After printing, the walls were machined for either tensile testing, Charpy impact toughness testing, or metallography. The tensile and impact specimens were machined according to ASTM standards [29,30] and taken from three orientations, i.e., with the long axis’ parallel, 45°, and perpendicular to the build direction. Three sets of three specimens were machined for the perpendicular and 45° orientations, i.e., three specimens at the bottom, middle, and top of the build. The parallel orientation had eight sets, numbered 1–8, of three samples. The center of sample set 1 contained the interface between the build and the base plate (note that this is the only interface that will be referenced in the research). The center of sample set 2 was 63.5 mm from the interface. The subsequent parallel samples were taken from the build height at a center to center distance of 63.5 mm (see Figure 4a). The tensile tests were conducted on a 111 kN capacity MTS SHM-07, 4 pillar tensile frame. All the samples were tested at room temperature using a strain rate of 0.076 s−1.
The Charpy specimens were machined, from two orientations, with the long axis parallel to the build direction (Z) and the long axis perpendicular to the build direction (Y). Three sets of samples were machined in the parallel directions (Z1, Z2, Z3) and four sets of samples were machined in the perpendicular direction (Y1, Y2, Y3, Y4). The first perpendicular samples were machined 12.7 mm from the interface and the subsequent samples alternated directions up the build height (see Figure 4b). The Charpy specimens were tested on a Tinius Olsen Charpy Impact Machine with 407 J capacity. Samples were tested at temperatures of −80 °C, −60 °C, −40 °C, −20 °C, and 25 °C (room temperature).

2.4. Microstructural Characterization

Samples for microstructural examination were machined at seven locations parallel to the build direction in the wall where the tensile specimens were machined (see Figure 4a). The samples were mounted in phenolic resin and prepared using standard metallographic techniques. Hardness mapping was conducted after a polish of 1 μm and was conducted on a Leco LM100AT microhardness machine. A final polish was achieved with a 6 h interval using 0.05 μm colloidal silica on a Buehler Vibromet II®. For the microstructural investigation, the samples were etched with 2% Nital. Optical imaging was conducted using a Zeiss Axioscope 5 light optical microscope. Scanning Electron Microscopy (SEM) of the microstructure and fracture surfaces was conducted using a JEOL 6500 FEG-SEM at 20 kV equipped with EDAX Electron Back Scatter Diffraction (EBSD).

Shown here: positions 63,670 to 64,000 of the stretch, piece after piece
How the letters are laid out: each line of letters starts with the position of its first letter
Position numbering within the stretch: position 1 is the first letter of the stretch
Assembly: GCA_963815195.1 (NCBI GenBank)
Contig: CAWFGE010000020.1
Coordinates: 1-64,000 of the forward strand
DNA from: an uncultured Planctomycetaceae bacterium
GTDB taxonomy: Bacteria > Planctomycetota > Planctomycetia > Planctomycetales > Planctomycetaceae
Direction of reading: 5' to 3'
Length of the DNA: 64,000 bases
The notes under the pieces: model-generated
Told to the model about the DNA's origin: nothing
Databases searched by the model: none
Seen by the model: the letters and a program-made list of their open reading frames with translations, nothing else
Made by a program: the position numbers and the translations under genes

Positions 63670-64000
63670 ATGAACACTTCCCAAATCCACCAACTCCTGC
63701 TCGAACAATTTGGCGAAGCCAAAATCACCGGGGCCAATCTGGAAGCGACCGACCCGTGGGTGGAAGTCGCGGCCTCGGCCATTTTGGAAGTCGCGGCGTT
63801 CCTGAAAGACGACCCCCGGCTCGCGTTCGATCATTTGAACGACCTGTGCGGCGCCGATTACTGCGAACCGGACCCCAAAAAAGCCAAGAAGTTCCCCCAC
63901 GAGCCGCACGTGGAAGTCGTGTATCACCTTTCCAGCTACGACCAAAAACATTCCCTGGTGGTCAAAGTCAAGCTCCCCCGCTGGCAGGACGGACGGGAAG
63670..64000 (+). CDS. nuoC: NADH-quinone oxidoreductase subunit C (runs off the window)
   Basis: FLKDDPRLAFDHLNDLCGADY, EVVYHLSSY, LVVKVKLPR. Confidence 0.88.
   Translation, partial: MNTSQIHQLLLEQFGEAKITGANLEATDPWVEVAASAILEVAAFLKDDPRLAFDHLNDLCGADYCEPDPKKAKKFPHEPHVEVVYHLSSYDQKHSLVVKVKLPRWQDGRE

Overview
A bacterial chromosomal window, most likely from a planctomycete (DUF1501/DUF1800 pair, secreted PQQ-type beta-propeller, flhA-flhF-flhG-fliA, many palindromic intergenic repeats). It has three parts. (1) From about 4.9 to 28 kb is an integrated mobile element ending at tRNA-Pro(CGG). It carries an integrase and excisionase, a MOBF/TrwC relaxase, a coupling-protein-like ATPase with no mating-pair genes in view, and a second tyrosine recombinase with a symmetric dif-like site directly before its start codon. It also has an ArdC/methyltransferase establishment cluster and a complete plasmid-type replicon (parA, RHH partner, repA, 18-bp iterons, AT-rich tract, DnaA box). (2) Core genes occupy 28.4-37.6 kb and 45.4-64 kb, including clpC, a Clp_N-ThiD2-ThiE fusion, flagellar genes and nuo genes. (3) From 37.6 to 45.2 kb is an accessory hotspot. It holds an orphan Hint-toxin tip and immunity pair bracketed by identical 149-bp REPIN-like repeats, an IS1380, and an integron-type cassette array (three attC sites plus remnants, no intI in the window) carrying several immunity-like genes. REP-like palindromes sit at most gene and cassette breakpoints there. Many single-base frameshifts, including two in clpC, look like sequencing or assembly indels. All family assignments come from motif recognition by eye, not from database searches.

3. Results

3.1. Tensile Testing

For deployment of AM, it is necessary to make sure that a build meets or exceeds the material performance necessary for the intended application. Here, SuperArc® L-59®, equivalent to ER70S-6, is utilized and conforms to AWS A5.18/A5.18M specifications [31]. However, due to differences in cooling rates and geometrical challenges, traditional comparisons to welding and standards may not yet apply to MBAAM and large-scale additive manufacturing. Figure 5 shows the tensile stress-strain curves for three different orientations with reference to the build direction: perpendicular (90°), 45°, and parallel (0°) to the build direction. The samples from the interface region of the build have the highest yield point (approximately 420 MPa, with red and orange curves). This region (bottom 50 mm) is generally removed and discarded and is not typically associated with a structural component. The yield point drops to an average of 360 ± 7 MPa (black curves) in the remainder of the build for all orientations.
The heat transfer in the walls manufactured by MBAAM differs from standard multipass welding butt joints (i.e., all weld metal testing) and can result in lower yield strengths when compared to traditional welding. The heat transfer in traditional multipass welding consists of 3D conduction through the work piece and radiation, generally resulting in fast cooling rates. The heat transfer in this thin wall build is dominantly just radiative, which can result in relatively slower cooling rates. This difference highlights the variation in MBAAM versus traditional multipass welding and shows that alloy development and new standards may be required for MBAAM construction methods.